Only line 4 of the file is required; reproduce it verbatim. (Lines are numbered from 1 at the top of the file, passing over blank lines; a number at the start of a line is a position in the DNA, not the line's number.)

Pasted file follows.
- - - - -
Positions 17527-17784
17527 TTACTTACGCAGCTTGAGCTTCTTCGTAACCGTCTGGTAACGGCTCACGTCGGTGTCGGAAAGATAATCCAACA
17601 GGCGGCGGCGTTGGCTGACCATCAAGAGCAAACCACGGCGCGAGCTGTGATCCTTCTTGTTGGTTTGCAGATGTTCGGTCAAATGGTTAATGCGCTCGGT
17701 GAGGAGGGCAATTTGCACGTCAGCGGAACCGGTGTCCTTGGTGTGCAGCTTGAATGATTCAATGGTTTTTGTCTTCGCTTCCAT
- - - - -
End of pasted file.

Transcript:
17701 GAGGAGGGCAATTTGCACGTCAGCGGAACCGGTGTCCTTGGTGTGCAGCTTGAATGATTCAATGGTTTTTGTCTTCGCTTCCAT